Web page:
Explore lava caves on the moon together
Lava caves on the moon are of great interest when it comes to finding suitable locations for long-term lunar missions. In order to investigate their potential for space travel, teams of autonomous robots could penetrate the caves in the future. A first test on the Canary Islands is currently being prepared as part of the “CoRob-X” project.
The visualization shows the mission scenario on the skylight of a lava cave on the moon with the three robot systems SherpaTT (top left), Coyote III (bottom left) and LUVMI (right).
Picture: DFKI GmbH, graphic: Finn Lichtenberg
Teamwork pays off. This finding also applies in the world of robotics: During current space missions, it still relies on loners like the NASA rover
Perseverance In the future, teams of autonomous robots will explore the surfaces of the moon and Mars – and also penetrate underground. Because extreme environments such as the craters or lava caves of the moon are of interest for long-term missions – they can protect against radiation, meteorites and temperature fluctuations, for example, and offer water ice as a resource.
However, before a manned mission into the depths of the satellite is worthwhile, these promising places are to be examined by autonomous robots. The only question is: How do the systems get in and out of such lava caves? The solution offers an area of Artificial Intelligence (AI) that is becoming an increasingly important component in the planning of future space missions: collaborative autonomous robotics. Compared to manned flights, exploration by intelligent robots not only saves effort and costs, but also risks for humans.
The ability to cooperate and make decisions is the decisive advantage for implementing complex mission scenarios such as exploring caves. For this reason, the European Commission is funding research into cooperative robots for extreme environments as part of the Horizon 2020 funding program. The “CoRob-X” project, coordinated by the German Research Center for Artificial Intelligence (DFKI), aims to implement such a scenario in an analogue mission on earth, and is funded for two years with around three million euros.
The long title “Cooperative Robots for Extreme Environments” hides one of the final projects of the Strategic Research Cluster (SRC) “Space Robotics Technologies”, which comprises several research projects for European space travel that were funded under the Horizon 2020 program. The focus of the “CoRob-X” project, which officially started on March 1, 2021, is accordingly on testing and validating the technologies that were developed in the SRC and are to be used in European space missions.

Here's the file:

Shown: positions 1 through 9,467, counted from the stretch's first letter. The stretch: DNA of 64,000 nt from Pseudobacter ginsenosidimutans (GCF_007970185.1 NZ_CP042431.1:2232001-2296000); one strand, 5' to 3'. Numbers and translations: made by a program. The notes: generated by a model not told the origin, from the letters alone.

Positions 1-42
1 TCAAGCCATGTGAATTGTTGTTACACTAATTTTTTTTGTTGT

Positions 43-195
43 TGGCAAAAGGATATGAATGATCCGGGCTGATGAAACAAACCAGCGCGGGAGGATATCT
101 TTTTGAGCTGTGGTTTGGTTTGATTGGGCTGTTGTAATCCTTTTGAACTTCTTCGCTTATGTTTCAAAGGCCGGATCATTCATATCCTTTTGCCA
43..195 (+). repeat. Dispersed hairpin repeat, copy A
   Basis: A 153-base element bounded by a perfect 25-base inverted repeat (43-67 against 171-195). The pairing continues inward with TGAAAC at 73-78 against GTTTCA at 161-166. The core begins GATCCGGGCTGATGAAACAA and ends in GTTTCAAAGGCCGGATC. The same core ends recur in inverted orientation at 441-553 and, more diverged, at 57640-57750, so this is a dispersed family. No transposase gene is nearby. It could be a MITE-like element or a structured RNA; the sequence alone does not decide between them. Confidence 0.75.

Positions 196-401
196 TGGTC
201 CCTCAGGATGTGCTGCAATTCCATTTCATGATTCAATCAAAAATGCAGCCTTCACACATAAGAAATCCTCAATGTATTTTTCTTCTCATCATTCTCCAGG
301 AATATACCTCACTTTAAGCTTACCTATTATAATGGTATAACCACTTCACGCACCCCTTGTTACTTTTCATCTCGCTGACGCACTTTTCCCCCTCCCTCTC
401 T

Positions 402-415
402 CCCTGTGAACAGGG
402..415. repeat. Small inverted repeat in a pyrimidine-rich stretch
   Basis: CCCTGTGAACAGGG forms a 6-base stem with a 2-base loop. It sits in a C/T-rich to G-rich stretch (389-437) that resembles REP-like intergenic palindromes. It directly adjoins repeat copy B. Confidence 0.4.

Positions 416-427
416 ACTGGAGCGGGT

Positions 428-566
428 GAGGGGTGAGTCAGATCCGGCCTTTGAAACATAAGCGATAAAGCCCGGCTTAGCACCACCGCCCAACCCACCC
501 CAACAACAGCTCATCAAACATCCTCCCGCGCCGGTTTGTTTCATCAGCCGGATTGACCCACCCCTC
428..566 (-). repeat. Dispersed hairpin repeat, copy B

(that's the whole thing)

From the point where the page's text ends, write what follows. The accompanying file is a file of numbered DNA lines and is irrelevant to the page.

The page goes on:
The exploration of lava caves is a realistic scenario, as these caves on the moon represent a key for long-term missions or even human habitats. For this reason, “CoRob-X” aims to carry out such an exploration using three autonomous robot systems in a field test in the Canary Islands and to prove its feasibility with the help of SRC technologies. Two systems from the Robotics Innovation Center (RIC) from DFKI in Bremen and a robot from the Belgian company Space Applications Services NV / SA are used.
Unlike those rovers that are already in use in space, these systems can make their own decisions thanks to artificial intelligence, which has many advantages over remote control by humans on earth: Autonomous space robots can react immediately to their environment, and new data to theirs Record mission planning and correct errors faster. The work in a team is ultimately crucial in order to be able to investigate an extreme environment such as a lava cave – whether on the moon or the volcanic Canary Islands.
For this purpose, an autonomous exploration robot is to be lowered into such a cave and brought back up again. The scenario envisages that the three autonomous rovers – SherpaTT and Coyote from DFKI and robots LUVMI from Space Applications Services from Belgium – together examine the entrance of a cave and through a sensor cube, the LUVMI
Throws into the so-called “Skylight”, collect and exchange initial information.
With the help of this data, the systems determine a suitable point at which the robust SherpaTT rover can lower the compact coyote using a cable pull. Once on the ground, the agile robot decouples itself from the rope and docking mechanism, explores the cave and then returns to the docking station to transmit the data and be transported up by SherpaTT. The field test for the validation of the SRC technologies is planned for the beginning of 2023. Until then, the mission details and requirements must be defined, the technologies implemented on the systems and any security issues taken into account.
At the same time, the company GMV Aerospace and Defense SA and the Santa Bárbara Foundation are carrying out another field test in a mine in northern Spain, in which the same technologies for exploring shafts are being tested. A rover and a drone from the Spanish GMV are used for this purpose. Other partners in the “CoRob-X” project, which is being funded with around three million euros over a period of 24 months, include Laboratoire Atmosphères, Milieux Observations Spatiales (LATMOS) and Magellium SAS from France, the University of Malaga, Sintef AS from Norway and Airbus Defense and Space GmbH from Germany.